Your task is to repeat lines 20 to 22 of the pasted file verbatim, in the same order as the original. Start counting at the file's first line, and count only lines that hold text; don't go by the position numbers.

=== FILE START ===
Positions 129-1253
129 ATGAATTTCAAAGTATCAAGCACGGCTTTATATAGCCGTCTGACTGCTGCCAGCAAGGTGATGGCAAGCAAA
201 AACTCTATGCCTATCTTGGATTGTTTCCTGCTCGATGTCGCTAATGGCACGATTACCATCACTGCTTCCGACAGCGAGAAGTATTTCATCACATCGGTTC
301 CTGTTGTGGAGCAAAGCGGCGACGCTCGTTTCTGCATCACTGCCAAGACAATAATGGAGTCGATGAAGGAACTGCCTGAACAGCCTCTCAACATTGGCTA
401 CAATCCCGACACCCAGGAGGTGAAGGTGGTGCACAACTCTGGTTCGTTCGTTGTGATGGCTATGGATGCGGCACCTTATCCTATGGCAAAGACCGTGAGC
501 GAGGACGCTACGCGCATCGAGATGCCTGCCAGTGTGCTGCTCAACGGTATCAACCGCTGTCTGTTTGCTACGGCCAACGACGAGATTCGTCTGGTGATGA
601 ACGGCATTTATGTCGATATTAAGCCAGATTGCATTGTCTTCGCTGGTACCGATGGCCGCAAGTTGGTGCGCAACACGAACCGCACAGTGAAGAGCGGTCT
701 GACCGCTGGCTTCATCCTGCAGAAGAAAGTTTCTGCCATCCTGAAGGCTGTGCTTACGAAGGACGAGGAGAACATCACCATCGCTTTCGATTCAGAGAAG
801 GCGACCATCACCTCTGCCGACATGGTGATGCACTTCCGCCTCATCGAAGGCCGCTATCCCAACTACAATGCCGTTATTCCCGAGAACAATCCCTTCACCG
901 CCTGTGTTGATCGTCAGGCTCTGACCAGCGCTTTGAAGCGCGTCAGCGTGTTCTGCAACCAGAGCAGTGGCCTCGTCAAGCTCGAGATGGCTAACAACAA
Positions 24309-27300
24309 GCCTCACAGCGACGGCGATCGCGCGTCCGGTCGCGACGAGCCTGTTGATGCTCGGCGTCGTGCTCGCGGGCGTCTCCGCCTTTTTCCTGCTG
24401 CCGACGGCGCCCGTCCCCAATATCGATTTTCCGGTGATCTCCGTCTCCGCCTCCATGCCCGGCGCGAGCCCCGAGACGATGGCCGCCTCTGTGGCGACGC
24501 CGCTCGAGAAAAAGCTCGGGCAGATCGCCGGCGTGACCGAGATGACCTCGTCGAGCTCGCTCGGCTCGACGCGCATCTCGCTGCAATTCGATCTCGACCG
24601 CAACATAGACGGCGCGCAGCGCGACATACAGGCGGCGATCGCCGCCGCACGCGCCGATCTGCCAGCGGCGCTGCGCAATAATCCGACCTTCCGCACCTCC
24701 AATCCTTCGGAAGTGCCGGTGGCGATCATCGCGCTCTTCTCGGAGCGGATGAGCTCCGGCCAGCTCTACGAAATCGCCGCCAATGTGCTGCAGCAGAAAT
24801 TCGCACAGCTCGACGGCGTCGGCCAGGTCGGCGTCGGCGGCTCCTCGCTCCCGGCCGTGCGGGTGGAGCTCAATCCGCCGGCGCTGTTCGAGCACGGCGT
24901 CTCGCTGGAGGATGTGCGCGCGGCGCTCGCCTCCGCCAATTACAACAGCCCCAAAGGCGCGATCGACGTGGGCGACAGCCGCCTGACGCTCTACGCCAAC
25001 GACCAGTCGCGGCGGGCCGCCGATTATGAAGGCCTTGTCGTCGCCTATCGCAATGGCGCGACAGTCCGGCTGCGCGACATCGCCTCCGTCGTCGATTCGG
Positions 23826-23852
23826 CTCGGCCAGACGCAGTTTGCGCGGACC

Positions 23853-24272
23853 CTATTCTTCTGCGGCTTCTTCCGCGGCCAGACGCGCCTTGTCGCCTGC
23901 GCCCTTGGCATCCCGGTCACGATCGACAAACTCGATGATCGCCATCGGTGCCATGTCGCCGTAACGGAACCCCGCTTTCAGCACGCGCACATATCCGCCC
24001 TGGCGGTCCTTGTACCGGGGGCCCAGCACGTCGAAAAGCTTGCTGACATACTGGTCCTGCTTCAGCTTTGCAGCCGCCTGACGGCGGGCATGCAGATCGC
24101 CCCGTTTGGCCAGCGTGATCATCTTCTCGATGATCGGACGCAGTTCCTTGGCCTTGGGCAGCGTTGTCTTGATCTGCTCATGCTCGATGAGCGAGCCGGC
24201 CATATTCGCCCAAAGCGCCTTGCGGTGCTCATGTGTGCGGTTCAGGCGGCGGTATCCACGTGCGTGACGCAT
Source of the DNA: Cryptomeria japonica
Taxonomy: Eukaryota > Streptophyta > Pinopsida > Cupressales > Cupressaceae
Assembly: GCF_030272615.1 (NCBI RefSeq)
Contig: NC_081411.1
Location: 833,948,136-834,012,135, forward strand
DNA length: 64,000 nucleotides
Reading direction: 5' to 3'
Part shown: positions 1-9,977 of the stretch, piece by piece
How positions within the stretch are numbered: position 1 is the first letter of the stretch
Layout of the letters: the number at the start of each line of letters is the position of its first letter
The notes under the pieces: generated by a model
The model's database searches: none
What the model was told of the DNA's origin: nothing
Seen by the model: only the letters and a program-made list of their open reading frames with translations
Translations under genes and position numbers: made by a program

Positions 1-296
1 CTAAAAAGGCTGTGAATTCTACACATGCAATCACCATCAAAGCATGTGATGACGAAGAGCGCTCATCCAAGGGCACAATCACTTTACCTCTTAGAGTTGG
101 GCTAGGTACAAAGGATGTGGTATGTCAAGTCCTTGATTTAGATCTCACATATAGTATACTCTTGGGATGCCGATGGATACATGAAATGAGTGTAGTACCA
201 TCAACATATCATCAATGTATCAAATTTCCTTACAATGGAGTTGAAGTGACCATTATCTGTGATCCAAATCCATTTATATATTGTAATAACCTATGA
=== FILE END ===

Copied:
Positions 23826-23852
23826 CTCGGCCAGACGCAGTTTGCGCGGACC

Positions 23853-24272